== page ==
Dudy Noble? Glad you asked. . .
Posted on: February 16,2013
You may have noted Mississippi State won its 1,000th baseball game at Dudy Noble Field Saturday, defeating Portland 2-1.
That’s a lot of victories, especially when you consider State has been playing at Dudy Noble only since 1967. The stadium is named for the great Clark Randolph “Dudy” Noble, one of the charter members of the Mississippi Sports Hall of Fame.
I met Coach Noble when I was a little guy, and he was white-haired and well on up in years. I remember a gruff voice and not much else except for the respect other grown men obviously had for him.
I often wonder how many young folks who attend games at Dudy Noble Field do so without ever knowing who Dudy Noble was. His was a most interesting life and a most interesting story. Dudy Noble is responsible for so much of the rich history of Mississippi sports.
He awarded Hall of Famer Boo Ferriss the first full baseball scholarship in Mississippi history. He hired two football coaching legends, Murray Warmath and Darrell Royal. He hired Hall of Fame basketball coach Babe McCarthy, when Babe was out of the coaching business and had last coached at a junior high. He hired Hall of Famer Jack Cristil, State’s beloved Voice of the Bulldogs, and gave him this sage advice: “You tell that radio audience what the score is and who’s got the ball and how much time is left and you cut out the bull.”
That was back in 1952. I loved the way Cristil described him 52 years later. Cristil said he expected to find a young, well-groomed, business-like athletic director. He met a much different guy.
“Dudy Noble was a big man, over 6 feet tall and quite hefty,” Cristil said. “He was attired in an old cotton, flannel shirt and baggy britches. He had an unruly shock of gray hair that stuck out.”
At State, Noble was known for doing a lot with a little. He ran a tight ship. He made the most of what he had, but he never had much, at least not from a financial standpoint.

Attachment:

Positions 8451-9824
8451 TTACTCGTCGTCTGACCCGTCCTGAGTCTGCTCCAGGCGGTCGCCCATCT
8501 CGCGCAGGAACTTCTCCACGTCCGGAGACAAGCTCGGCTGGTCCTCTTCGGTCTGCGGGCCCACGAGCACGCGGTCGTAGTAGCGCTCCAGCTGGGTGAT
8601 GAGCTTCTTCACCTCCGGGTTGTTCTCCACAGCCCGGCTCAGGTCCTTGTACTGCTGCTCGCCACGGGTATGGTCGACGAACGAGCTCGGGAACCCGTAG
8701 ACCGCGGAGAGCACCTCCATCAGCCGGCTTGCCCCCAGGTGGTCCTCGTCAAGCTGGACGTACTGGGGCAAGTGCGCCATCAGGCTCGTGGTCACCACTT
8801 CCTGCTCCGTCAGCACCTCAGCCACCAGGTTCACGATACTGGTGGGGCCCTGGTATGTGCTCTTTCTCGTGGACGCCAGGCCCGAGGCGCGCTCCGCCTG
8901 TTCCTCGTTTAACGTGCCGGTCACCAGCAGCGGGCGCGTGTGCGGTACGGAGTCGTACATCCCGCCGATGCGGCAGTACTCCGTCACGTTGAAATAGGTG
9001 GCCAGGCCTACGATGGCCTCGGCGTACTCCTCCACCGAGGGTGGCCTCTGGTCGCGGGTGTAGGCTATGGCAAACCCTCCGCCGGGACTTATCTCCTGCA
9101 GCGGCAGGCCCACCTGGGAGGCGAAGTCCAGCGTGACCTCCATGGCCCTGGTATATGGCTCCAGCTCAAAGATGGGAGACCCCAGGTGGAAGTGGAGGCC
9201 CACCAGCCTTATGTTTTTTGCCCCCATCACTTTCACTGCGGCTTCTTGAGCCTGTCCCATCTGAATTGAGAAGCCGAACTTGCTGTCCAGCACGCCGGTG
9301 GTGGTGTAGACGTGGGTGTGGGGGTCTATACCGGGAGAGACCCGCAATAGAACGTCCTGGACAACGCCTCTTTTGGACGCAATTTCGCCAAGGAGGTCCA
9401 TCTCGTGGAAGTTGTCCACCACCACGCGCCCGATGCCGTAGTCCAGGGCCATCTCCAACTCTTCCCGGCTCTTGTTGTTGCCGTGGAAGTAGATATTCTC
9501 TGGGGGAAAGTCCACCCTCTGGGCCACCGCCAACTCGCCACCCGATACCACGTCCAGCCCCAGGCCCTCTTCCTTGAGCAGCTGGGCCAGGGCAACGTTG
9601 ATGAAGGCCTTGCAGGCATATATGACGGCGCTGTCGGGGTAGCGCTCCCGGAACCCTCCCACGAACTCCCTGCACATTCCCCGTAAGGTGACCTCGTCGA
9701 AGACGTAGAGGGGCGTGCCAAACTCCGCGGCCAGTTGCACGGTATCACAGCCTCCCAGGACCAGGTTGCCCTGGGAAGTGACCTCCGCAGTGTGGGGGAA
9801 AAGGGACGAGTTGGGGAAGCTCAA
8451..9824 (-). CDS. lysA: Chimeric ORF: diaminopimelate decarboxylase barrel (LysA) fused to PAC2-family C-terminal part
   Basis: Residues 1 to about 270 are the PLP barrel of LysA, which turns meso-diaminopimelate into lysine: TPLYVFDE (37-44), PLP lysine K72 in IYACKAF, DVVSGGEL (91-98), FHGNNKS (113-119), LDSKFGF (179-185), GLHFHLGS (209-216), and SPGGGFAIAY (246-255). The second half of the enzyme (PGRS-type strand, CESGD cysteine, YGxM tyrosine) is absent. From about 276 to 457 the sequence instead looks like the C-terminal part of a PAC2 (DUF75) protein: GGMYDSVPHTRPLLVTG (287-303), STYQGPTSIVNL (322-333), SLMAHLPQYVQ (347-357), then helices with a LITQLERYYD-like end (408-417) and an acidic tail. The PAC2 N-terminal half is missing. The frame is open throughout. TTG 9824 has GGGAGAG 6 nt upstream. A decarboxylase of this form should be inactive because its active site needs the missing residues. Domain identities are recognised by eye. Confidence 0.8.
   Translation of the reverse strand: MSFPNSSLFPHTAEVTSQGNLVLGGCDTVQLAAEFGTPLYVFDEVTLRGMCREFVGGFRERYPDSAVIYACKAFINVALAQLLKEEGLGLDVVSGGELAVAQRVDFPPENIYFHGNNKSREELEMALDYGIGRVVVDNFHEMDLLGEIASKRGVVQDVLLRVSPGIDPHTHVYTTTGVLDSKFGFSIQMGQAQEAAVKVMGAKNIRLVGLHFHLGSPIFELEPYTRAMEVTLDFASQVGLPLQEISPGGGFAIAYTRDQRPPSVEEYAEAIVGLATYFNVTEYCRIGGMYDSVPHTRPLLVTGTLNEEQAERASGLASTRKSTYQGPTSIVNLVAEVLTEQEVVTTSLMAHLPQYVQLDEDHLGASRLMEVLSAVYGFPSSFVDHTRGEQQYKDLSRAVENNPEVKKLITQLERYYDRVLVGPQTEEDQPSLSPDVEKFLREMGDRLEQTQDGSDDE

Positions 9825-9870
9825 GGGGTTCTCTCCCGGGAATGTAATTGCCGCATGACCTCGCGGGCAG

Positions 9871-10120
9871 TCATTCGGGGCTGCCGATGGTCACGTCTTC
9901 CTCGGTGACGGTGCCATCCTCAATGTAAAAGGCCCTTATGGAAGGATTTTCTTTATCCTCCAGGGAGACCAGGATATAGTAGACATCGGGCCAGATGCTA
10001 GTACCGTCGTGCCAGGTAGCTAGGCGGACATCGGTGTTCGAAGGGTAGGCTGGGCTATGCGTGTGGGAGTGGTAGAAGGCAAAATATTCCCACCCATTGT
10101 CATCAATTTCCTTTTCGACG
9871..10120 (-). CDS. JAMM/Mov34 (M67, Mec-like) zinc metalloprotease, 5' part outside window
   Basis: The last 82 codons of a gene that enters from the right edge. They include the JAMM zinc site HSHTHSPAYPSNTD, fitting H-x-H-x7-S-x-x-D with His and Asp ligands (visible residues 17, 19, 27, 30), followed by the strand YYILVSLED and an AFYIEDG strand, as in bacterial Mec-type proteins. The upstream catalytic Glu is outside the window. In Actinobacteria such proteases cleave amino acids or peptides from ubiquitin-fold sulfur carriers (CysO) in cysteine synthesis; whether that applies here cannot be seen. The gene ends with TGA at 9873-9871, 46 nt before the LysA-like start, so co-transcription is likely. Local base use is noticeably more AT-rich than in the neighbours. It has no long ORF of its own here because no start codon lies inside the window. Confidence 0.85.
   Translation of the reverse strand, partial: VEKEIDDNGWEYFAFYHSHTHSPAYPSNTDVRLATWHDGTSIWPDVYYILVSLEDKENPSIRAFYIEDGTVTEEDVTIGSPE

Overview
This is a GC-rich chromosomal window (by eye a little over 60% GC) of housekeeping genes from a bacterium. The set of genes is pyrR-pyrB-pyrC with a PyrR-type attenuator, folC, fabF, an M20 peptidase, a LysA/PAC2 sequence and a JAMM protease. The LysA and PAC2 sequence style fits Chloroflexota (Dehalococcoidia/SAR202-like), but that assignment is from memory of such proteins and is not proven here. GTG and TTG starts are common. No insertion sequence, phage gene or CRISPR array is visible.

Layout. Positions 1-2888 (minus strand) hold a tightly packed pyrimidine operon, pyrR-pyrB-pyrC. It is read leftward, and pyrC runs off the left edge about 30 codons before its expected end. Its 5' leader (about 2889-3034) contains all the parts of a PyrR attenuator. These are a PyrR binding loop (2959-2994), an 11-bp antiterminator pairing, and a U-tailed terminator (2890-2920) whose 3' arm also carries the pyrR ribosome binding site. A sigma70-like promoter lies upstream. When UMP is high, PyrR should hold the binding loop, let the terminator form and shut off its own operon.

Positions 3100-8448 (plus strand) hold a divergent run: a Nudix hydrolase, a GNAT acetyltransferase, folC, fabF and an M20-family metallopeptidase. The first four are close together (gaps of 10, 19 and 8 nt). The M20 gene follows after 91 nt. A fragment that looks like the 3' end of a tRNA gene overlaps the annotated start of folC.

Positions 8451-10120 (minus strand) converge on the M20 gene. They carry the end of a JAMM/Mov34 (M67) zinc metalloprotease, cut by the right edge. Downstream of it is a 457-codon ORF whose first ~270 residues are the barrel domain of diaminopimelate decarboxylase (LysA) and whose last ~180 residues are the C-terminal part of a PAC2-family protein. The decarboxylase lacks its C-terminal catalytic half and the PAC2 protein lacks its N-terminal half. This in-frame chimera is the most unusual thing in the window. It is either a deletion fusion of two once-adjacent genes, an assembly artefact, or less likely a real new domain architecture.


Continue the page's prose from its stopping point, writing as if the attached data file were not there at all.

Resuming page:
Noble was of humble origin himself. Born in the tiny Hinds County of Learned in 1893. He attended State (then Mississippi A & M), where he earned 14 varsity letters in four sports—football, basketball, baseball and track. He graduated in 1915, but not before throwing for three touchdowns and running for two in a 65-0 victory over Ole Miss. That’s still the biggest margin of victory in the history of the two schools.
Just a year out of a college he became the head football coach at Mississippi College in 1916.
Now, here’s the part that is hard for so many to believe .
In 1917, Dudy Noble became the head football coach at The School Up North — yes, the University of Mississippi, Ole Miss.
Noble was the head football coach at Ole Miss for two seasons, the head basketball coach for one and the head baseball coach for two. For the record, Noble’s two Ole Miss football teams lost both times they played State.
Noble returned to his alma mater in 1919 and remained there for the next 40 years until his retirement in 1959. He was the athletic director from 1938 until he retired. His first love was baseball and his baseball teams won 277 games and lost 209.
Even though he spent two of the formative years of his coaching career at Ole Miss, he apparently left with no affinity for the his alma mater’s arch-rival.
Dudy Noble once told a Tennessee sports writer: “I already know what hell is like. I once coached at Ole Miss.”
Yes, and Noble once owned a bird dog, a lazy mutt that refused to hunt.
“Mr. Ole Miss,” Dudy Noble named him.
Your fine writing is always a treat to read!
Thank-you, Jane, please bookmark our site and tell your friends. We’re growing a great audience.
Rick, I have never heard anything about Dudy Noble. Great story. Thanks! Mimi
I’d hit it.
Thanks Rick for your wonderful story. Dudy Noble was my uncle, and we are proud of his achievements.
I know two people (Ace & Carrie) who would be very proud of their son. Ace because you followed in his foot steps and Carrie because she loved you so much.
I know this because I lived with your family for three years and very close for years after I finished at Southern.
All the Best
But, two words…
Thanks, Teno, hope all is well….
The 29-year-old has netted 39 times this season and is on track to beat the 49 he grabbed last term.